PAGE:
The Release endorses the statement that "quality financial reporting can only result" from a host of effective interrelationships among reviewers and second-guessers. This trashes individual ability, integrity and responsibility. This abandons the QA/QC ethic of "getting it right the first time." This undermines the very building blocks upon which the system must rely in order to be effective - the daily, principled attention to detail, the lack of which no system of reviewers can adequately remedy.
The Release characterizes the audit committee essentially as a communicator among various acting parties and suggests the need to improve public disclosure "relating to the functioning" of audit committees. Veterans of audit committees do not see themselves in such an Oprah Winfrey role. They understand that theirs is a much more direct, substantive and serious task.
The Release relegates the CEO and CFO to a quasi-criminal class of persons whose principal attributes are that they have no credibility and must be monitored. Only "effective oversight" can "preserve ... integrity" and "assure ... credibility." This is highly reminiscent of the wry humor formerly directed at the many Russian guards at the Russian War Memorial in West Berlin: which guards were guarding the Memorial and which guards were guarding the guards (so they would not defect)?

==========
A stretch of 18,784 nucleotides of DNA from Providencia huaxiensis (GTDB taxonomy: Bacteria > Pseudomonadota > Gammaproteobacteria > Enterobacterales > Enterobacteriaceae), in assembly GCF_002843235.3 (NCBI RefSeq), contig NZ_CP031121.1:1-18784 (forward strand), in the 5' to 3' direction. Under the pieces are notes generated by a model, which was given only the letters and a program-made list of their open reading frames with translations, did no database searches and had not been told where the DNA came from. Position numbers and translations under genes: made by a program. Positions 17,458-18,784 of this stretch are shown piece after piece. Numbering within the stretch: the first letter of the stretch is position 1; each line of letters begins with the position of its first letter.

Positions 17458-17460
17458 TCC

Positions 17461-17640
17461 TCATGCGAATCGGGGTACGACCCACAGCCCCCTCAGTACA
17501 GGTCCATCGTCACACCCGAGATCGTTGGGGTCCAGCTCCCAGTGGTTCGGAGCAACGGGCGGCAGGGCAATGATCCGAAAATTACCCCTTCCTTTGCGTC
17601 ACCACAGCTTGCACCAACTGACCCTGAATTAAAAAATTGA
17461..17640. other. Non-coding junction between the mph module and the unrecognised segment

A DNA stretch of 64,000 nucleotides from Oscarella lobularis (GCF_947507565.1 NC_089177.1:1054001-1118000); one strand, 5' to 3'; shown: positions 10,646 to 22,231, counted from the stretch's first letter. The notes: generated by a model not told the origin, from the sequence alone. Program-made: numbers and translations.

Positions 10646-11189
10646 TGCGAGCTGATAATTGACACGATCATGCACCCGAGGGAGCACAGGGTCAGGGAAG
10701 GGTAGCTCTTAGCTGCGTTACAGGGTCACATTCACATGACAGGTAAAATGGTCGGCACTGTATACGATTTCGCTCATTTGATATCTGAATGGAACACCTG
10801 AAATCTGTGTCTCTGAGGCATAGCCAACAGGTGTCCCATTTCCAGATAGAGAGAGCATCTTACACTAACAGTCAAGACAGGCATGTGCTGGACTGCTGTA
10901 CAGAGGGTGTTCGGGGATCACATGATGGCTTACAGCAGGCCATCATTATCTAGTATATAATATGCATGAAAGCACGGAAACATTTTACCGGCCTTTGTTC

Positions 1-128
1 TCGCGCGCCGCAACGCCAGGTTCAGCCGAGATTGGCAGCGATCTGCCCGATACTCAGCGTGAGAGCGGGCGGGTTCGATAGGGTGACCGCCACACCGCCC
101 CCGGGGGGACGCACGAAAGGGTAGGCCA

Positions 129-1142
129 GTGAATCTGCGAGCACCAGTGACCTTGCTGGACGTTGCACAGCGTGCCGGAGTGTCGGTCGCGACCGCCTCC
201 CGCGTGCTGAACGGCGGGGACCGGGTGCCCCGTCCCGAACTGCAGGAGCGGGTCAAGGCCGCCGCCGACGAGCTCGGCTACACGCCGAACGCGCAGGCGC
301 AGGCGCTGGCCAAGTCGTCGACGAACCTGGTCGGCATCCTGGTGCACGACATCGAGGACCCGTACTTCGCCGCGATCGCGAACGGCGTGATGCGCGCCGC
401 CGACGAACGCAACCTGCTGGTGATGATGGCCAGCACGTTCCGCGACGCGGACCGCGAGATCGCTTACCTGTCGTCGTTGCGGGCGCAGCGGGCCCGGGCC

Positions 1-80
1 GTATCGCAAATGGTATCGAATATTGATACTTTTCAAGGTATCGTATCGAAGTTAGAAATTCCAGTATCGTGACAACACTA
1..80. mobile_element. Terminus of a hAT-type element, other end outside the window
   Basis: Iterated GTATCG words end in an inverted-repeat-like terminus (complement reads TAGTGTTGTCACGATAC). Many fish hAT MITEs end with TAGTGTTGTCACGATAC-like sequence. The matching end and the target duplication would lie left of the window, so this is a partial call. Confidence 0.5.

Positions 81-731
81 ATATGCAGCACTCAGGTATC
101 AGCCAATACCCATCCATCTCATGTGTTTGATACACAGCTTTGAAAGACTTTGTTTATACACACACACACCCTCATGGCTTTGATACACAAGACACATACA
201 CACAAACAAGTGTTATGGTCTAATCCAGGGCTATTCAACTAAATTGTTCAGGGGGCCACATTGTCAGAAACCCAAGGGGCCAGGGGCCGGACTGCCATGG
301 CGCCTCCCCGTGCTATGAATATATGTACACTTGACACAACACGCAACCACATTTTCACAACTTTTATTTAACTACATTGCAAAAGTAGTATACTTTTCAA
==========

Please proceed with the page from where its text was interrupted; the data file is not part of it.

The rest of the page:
While the overstatements and over-promises of the "Executive Summary" and "Background" do not contribute to an understanding of the problem to be addressed, these sections otherwise highlight and underscore the problem - the manipulation of earnings to meet market expectations. With refinements and acceleration of the communication process, analysts relentlessly predict quarterly corporate performance to the penny. Registrants fail to meet these expectations at their peril. The snake, the apple and the temptation are all there.
So, how do we prevent fraudulent manipulation of earnings in this environment? One wag has suggested outlawing specific earnings projections by analysts. There would thus be no target to which to manage earnings. While we do not support this proposal, it does ask questions about the environment.
Under such a hypothetical ban, analysts would be free to comment on all of the factors affecting industries and individual companies. They could make comparisons and recommendations of the usual variety. They simply could not yell "fire" in a crowded theatre (issue specific dollar and cent earnings projections). Analysts' First Amendment rights would be intact; they simply could not engage in the manipulatory practice of issuing specific dollar-and-cent earnings projections, for the well reasoned considerations which would be articulated in the hypothetical promulgating release.